April 17, 2007 at 03:16 PM · I second the request to not talk about gun enforcement laws here. It is not the time or the place. Start another thread about it, if you'd like, but I think this is a place of tribute to those who lost their lives and to those who lost loved ones. Thanks much.

My deepest sympathies to whoever lost loved ones. I don't know what else to say...

April 17, 2007 at 03:20 PM · My heart goes to the families and friends of the victims. May the victims rest in peace.

I agree with some of the earlier posts that it is not the time to debate law, policy, or make any premature generalizations.

April 17, 2007 at 05:36 PM · What was that old thing about how the moment "Nazi" is used in a thread, the thread is invalid?

April 17, 2007 at 05:34 PM · Sincere condolences to the family and friends of those whose lives were taken, and to anyone who is having to relive such a tragedy (for example relatives of the infant pupils of the Dunblane Primary School in Scotland). I also wish the friends and relatives of the guy who did this some peace of mind.

What a terrible waste of human life.

April 17, 2007 at 05:43 PM · My sincerest condolences to all those affected by this awful crime. I don't know about the rest of you, but when something like this happens it really makes me question my own life and realize how easily it can be taken away from me in an instant. What do I want people to remember about me if I were gone tomorrow?

April 18, 2007 at 05:24 AM · I'm still angry. And my heart hurts for the families and friends, especially those who witnessed it.

April 18, 2007 at 06:01 AM · My sincere condolences to all who were affected, including friends and family of those killed, everyone on campus, and people who are trying to figure out how the tragedy could have been prevented or made less drastic. The survivors have a difficult road to travel in the future, as they must be at or near the scene of the tragedy every day for a long time. I wish them strength and peace.

April 18, 2007 at 06:19 AM · My heart and condolences go out to those who were affected by the tragic events that took place yesterday. To the students, faculty, family, friends, and the community of VTech, my prayers and thoughts are with you. This is a horrible time for our nation, and with it, I truly believe that we will pull together and support those who have been touched by this nightmare.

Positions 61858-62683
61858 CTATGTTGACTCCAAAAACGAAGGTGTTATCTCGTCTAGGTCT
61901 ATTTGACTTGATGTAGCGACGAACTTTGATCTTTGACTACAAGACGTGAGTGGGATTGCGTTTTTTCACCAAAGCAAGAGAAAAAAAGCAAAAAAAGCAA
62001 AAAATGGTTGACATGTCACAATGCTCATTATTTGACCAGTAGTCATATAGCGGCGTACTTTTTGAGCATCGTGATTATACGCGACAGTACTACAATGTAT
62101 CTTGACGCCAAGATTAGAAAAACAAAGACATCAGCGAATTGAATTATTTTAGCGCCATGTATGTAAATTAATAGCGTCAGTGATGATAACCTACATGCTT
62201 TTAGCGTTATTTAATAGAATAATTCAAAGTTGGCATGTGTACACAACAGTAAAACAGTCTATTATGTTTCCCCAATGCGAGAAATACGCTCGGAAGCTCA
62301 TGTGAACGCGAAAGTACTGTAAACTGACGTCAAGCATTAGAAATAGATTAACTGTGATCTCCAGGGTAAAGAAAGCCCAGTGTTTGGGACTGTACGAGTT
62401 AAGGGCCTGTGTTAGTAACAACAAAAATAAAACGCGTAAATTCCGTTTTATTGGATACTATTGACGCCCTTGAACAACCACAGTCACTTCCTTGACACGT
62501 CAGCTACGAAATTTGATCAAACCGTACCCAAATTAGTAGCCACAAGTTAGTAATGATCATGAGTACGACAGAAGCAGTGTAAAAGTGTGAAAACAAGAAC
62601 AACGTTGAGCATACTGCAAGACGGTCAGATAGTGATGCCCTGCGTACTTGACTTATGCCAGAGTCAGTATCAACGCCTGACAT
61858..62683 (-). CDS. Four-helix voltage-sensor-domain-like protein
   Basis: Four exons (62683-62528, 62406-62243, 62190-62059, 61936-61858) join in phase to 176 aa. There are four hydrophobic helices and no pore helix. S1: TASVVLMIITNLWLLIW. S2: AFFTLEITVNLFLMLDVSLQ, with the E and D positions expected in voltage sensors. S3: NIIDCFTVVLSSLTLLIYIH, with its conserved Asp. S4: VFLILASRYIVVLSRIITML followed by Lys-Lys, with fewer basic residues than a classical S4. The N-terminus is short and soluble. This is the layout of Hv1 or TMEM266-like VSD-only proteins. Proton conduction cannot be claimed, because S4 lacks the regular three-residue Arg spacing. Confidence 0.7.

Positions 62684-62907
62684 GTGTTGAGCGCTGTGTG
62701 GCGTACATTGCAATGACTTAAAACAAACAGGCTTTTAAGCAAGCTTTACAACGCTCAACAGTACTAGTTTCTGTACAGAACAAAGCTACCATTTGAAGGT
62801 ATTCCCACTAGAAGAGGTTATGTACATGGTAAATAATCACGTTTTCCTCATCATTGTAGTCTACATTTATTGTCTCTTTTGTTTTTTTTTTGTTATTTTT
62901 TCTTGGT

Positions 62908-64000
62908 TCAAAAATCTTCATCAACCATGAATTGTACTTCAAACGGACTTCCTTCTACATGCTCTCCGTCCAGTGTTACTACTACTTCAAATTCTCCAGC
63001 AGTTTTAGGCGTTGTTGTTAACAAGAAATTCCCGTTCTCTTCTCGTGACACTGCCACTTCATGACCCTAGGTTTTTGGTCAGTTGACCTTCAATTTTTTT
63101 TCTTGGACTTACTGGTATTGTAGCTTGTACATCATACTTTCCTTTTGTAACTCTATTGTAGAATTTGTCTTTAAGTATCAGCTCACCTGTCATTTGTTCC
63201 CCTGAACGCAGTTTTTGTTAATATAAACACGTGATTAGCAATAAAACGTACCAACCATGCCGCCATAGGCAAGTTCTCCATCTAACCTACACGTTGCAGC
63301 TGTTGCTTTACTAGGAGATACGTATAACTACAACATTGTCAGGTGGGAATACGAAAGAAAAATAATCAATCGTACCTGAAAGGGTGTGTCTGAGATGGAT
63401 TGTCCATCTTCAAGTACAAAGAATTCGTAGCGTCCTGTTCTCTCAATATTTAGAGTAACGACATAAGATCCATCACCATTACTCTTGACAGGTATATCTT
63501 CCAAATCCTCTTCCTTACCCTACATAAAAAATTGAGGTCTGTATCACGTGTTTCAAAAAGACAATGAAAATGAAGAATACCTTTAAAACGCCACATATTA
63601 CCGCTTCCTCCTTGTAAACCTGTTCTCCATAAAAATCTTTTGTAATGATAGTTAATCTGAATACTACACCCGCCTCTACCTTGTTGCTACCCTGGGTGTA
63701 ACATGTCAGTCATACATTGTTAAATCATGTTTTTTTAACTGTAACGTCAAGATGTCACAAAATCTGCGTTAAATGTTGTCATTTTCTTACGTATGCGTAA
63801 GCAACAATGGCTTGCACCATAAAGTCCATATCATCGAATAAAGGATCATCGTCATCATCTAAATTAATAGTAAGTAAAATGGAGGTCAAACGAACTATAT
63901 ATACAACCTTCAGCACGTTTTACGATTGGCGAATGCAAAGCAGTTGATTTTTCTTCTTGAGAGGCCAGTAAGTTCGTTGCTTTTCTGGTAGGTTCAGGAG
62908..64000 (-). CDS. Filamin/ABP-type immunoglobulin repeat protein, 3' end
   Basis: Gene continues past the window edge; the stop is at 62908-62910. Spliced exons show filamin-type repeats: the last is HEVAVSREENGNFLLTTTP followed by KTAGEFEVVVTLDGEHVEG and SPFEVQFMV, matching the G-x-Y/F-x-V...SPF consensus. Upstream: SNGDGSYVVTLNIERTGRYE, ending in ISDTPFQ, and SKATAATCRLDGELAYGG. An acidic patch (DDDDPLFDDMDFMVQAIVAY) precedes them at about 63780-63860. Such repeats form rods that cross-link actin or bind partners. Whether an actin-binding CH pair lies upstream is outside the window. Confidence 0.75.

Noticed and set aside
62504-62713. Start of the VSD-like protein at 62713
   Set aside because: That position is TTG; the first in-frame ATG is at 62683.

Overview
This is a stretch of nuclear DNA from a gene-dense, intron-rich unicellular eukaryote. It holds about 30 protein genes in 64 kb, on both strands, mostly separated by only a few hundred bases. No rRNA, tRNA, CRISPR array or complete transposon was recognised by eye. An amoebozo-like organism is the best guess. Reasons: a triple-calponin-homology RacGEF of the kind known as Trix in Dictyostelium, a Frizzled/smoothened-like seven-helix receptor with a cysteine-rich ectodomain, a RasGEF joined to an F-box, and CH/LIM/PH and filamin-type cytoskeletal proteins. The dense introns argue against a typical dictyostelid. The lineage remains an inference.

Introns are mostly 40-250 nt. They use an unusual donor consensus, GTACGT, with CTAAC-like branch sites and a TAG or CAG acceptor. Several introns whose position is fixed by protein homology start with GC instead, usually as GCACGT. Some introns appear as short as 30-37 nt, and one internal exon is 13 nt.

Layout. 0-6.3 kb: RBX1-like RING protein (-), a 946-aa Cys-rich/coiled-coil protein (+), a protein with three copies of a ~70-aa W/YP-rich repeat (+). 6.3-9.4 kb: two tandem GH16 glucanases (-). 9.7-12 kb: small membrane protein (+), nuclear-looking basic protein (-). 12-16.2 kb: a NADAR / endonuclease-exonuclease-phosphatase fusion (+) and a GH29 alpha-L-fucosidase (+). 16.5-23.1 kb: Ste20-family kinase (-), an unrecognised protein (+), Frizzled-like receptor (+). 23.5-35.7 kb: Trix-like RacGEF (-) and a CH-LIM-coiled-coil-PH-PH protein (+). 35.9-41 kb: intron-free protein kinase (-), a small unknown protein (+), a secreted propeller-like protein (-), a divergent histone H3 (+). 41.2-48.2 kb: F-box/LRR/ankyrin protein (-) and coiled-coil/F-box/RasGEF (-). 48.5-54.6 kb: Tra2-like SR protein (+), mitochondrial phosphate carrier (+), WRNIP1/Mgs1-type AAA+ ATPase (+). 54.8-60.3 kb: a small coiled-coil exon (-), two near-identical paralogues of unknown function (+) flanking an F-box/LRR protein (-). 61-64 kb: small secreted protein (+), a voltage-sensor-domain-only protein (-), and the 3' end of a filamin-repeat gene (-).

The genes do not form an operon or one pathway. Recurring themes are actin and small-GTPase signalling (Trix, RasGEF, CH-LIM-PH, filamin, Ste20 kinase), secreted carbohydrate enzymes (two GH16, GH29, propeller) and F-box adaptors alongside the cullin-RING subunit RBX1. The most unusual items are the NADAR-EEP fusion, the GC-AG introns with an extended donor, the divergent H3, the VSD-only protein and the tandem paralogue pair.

Just like Emily, I am hurt and enraged that this selfish and troubled person went on a mass shooting spree with no regard for his victims. I am of South Korean descent and am ashamed that someone of my race committed this violent act.

I actually cried watching CNN last night thinking about the students and educators who were lost. The nation is indeed mourning with the rest of the VTech community, and I know in my heart that we will all get through this tough time.

(And please mr. fischer, let's not start that debate here.)

April 18, 2007 at 07:18 AM · No, I am not proceeding in this debate here. Just for the records: I wasn't the initiator introducing the idea of using private weapons for prevention of such tragedies.


April 18, 2007 at 09:16 AM · My condolences and prayers to all the family and friends of those who were lost in this horrible tragedy. I would also like to include the parents of the assailant. By all accounts, they were nice, hard-working people. Not only have they lost a son, they will be forever cursed with the images of the death and tragedy their son created on 4/16/07 as the last memories of their son.

April 18, 2007 at 11:40 AM · I also offer my deepest condolences to all affected by this and similar tragedies.

As the former Director of a university counseling center, I can tell you that this and student suicide are the kinds of events I always lived in dire fear of for our campus every day. Fortunately, we (and most schools) never experience this kind of murderous and horrific tragedy. However, it can happen anywhere and anytime; no place and no one is immune.

This terrible event once again brings to the fore many troubling and complex issues - gun control, public safety, early identification of potentially violent mental disturbance, reaction to trauma as it is happening, and Post-Traumatic Stress Syndrome (even for those far removed in time and place from the original event). I don't think we can settle any of these on this website.

But how can one not share the sense of shock, disbelief, profound loss, and anger. How can one not confront the fact of how meaningful is life and yet how precarious.

Regards to all.


April 18, 2007 at 12:43 PM · "Fortunately, we (and most schools) never experience this kind of murderous and horrific tragedy."

Sandy - True, but it's becoming alarmingly more frequent. This is the third incident I heard of this academic year. There was one last summer/fall that prompted my daughter's school lock all the doors and hire a security guard. In October, the Amish school incident, and now the the most deadly. While we mourn, we could think about why. Any effort to prevent the repeat of this type of incidents may be a meaningful way to remember innocent sufferings.


April 18, 2007 at 03:24 PM · My condolences to first the families, but also to the VT community, in the wake of this senseless crime. My world revolves around my family, and the sense of wholeness has been shattered for around 33 families forever. I cannot even approach the collective trauma these families are experiencing--My mind simply will not process it.

The VT community will survive sooner or later, as did Marshall University's community. Nikki Giovanni's moving amazing call to the core of the human spirit and community began this process eloquently. Ms. Giovanni spoke during Convocation.

There are serious and probing question evolving related to both the University and Korean student that will be answered in the coming days, months and years. If these are handled judiciously and with fairness the poster's question above on how this came to be will be answered. God Bless the families who are victims, as well as the Virginia Tech Community.